Washington D.C. – Tuesday, February 16, 2016 – Today, leaders of the coastal recreation and tourism industry, along with representatives from Surfrider Foundation and Environment America, presented President Obama's staff with a surfboard and letters signed by more than 1,000 coastal businesses in opposition to offshore drilling plans in the Atlantic Ocean. From Florida to Maryland, businesses including restaurants, retailers, surf shops and hotels are expressing concerns that new oil rigs in the Atlantic would be disastrous for coastal communities.
"Our ocean powers a multi-billion dollar ocean tourism and recreation industry that is second to none. We need to advocate for local businesses and the natural resources they depend upon,” says surf industry leader and Vissla CEO Paul Naude. “The East Coast has been protected against offshore drilling for decades, but everything could take a change for the worse in 2017 if the five-year leasing plan goes forward as is. If drilling occurs in the Atlantic, the many businesses that depend on a healthy coastal environment will also be at risk. Despite what pro-drilling advocates say, the threats of new drilling far outweigh the rewards.”
Opposition to drilling in the Atlantic has become a bipartisan cause, with Republicans and Democrats calling for the administration to reverse its position on new drilling in the Atlantic. Senator Cory Booker (New Jersey), Representative G. K. Butterfield (North Carolina), Representative John Carney (Delaware), Representative Kathy Castor (Florida), Representative Gwen Graham (Florida), Representative David Jolly (Florida), Representative Frank Lobiondo (New Jersey), Senator Jeff Merkley (Oregon), Representative Eleanor Holmes Norton (Washington D.C.), Representative Mark Sanford (South Carolina), Representative Chris Smith (New Jersey) and Representative Nydia Velazquez (New York) were among the members of congress to sign the surfboard during a coastal recreation lobby day the previous week.
"It is paramount that we take steps to continue protecting our pristine beaches, our fisheries, our marine sanctuaries, our coastal communities, and our quality of life from the impact of drilling and devastating events like the Deepwater Horizon oil spill of 2010. The bottom line is the economic benefits simply do not outweigh the risks. We can achieve energy independence and national energy security without jeopardizing our natural resources,” stated Congressman David Jolly (Florida).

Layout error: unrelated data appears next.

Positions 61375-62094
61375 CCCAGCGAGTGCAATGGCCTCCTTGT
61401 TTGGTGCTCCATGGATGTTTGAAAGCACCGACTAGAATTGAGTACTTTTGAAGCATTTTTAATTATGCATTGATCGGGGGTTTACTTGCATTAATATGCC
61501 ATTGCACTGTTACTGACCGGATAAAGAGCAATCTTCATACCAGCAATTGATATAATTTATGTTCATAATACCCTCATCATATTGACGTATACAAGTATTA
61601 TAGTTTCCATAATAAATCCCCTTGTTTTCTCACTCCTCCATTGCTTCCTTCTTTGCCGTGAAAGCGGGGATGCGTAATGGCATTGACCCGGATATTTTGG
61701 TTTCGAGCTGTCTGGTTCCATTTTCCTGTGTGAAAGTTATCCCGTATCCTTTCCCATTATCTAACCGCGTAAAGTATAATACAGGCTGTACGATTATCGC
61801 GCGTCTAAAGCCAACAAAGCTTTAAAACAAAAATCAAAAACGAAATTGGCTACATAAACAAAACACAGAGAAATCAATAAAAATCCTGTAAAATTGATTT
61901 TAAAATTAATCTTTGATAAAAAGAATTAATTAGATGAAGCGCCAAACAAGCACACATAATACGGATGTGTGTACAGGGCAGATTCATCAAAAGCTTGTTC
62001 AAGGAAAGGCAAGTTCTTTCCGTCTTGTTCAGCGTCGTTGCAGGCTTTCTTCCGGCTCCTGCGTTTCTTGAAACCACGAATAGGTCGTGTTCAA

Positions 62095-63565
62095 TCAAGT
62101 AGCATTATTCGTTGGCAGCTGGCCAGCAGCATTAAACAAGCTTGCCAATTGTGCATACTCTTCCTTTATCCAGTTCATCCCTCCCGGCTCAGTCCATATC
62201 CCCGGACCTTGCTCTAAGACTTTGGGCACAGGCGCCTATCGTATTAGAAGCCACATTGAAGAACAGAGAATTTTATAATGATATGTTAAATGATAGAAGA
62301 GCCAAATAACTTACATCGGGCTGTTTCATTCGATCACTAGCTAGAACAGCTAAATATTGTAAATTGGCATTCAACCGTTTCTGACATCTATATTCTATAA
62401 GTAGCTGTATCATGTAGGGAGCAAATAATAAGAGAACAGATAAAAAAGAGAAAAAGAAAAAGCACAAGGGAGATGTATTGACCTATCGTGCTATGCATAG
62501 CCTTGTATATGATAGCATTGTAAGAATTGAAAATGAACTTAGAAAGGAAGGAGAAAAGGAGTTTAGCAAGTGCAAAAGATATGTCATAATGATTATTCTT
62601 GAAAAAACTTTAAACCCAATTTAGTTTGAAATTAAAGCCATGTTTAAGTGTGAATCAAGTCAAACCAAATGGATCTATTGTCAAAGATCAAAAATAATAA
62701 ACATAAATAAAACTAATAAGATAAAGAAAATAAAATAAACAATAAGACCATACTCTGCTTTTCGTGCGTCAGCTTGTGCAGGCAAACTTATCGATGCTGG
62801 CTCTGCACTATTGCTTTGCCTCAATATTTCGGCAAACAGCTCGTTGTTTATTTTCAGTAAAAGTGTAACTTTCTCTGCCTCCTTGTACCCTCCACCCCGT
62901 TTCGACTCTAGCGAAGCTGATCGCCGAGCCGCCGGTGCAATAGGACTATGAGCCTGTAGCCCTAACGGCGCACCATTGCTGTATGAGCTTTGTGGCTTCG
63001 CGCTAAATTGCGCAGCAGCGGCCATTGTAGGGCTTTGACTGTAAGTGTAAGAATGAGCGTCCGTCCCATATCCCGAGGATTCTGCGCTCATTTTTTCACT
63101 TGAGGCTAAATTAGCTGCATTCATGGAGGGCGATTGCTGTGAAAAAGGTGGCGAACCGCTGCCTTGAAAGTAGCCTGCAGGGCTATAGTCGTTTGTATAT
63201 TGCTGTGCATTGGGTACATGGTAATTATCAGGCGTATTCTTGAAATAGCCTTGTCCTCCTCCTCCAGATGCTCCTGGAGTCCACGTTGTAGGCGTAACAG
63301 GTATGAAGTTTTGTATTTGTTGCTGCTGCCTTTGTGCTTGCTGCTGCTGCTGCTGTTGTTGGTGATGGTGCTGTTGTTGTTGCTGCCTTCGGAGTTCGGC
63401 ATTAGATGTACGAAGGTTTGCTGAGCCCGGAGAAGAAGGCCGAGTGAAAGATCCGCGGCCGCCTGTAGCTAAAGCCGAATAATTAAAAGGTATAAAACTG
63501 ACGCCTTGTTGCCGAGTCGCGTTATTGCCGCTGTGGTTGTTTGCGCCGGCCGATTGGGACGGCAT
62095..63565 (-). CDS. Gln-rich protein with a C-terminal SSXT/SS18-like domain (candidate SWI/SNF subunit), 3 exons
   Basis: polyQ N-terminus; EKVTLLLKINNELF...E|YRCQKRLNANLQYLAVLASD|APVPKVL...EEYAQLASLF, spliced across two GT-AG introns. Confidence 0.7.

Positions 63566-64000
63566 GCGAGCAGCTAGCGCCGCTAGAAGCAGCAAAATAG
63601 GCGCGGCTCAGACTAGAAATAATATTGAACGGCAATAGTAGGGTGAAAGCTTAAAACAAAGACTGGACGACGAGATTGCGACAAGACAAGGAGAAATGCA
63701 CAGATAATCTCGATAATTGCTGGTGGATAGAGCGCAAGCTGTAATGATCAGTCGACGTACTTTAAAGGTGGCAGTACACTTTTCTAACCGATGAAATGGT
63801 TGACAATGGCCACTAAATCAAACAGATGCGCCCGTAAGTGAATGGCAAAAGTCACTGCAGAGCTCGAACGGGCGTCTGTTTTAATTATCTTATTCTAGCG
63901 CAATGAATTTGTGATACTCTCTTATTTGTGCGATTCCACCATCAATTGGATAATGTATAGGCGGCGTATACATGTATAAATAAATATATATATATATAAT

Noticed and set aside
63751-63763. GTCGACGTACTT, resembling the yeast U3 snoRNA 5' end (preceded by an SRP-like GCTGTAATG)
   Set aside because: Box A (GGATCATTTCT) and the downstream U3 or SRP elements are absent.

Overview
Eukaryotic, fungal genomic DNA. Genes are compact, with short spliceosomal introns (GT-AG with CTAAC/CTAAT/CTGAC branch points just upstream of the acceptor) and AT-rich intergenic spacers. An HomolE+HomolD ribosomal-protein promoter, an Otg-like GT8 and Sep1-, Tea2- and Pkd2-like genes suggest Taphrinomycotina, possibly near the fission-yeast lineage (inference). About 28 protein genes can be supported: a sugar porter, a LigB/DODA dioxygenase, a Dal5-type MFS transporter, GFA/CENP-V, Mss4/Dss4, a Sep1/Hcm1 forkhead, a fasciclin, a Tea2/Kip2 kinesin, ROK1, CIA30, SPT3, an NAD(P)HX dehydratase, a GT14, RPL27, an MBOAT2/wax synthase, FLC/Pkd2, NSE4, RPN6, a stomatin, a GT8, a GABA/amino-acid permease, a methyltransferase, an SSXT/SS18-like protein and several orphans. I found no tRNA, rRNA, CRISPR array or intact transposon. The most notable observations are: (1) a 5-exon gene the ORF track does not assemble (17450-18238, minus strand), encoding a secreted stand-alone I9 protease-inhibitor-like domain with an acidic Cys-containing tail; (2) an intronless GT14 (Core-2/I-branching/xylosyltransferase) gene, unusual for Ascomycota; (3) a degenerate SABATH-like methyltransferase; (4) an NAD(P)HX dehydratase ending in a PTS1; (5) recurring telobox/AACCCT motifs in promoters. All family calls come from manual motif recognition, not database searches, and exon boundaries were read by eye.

Many of the businesses have asked their governors to make this same request of the Obama Administration. In South Carolina, under the leadership of citizens groups SODA (Stop Offshore Drilling in the Atlantic) and Don’t Drill Lowcountry, nearly 450 businesses submitted a request to Governor Nikki Haley to call for canceling plans for Atlantic drilling.
“Coastal recreation and tourism on the East Coast generates billions of dollars in economic activity, which would be put in danger if offshore drilling in the Atlantic becomes a reality,” said Pete Stauffer, Surfrider Environmental Director. “This is a critical misstep by the Obama Administration. From the industrialization of our coastlines to the potential for a major oil spill, this program could be catastrophic to all involved. We firmly believe new offshore drilling is not the answer.”
For bait and tackle shops, kayak rental stores, and others whose economic model depends on a clean beach, the business case for opposing drilling is clear. In fact, the National Ocean Economics Program reports that ocean-related tourism and recreation contribute three times the amount of money to the U.S. economy that offshore oil production might. Moreover, industry projections of the benefits of new offshore drilling have been challenged for relying on flawed assumptions, such as the inclusion of oil and gas resources that are not economically recoverable.
“Georgia’s tourism season is crucial to the success of my restaurant,” said Jeff Downey, owner of Circa 1875 restaurant in Savannah, one of the more than 360 businesses who endorsed a letter against drilling organized by Environment America. “The delicious food, the variety of businesses, the opportunity to experience what Georgia’s coast has to offer – it all stands to lose if offshore drilling moves forward.”
"Our customers love our Atlantic beaches and our business relies on a protected coastline. Although we remain dependent on fossil fuels, opening the Atlantic for drilling for the first time in decades would be a big step in the wrong direction,” said Mark Stevens, Patagonia D.C. assistant store manager. Patagonia was the last business to register its opposition to Atlantic drilling by adding a signature to the surfboard.
Last January, the Obama administration’s Bureau of Ocean Energy Management proposed allowing drilling leases in the Mid and South Atlantic regions in its 2017 – 2022 Oil and Gas Outer Continental Shelf Leasing Program. The latest version of the drilling plan is expected next month, launching another 90-day comment period. Businesses say they’ll continue to press their case to get the administration to withdraw the Atlantic from consideration for drilling.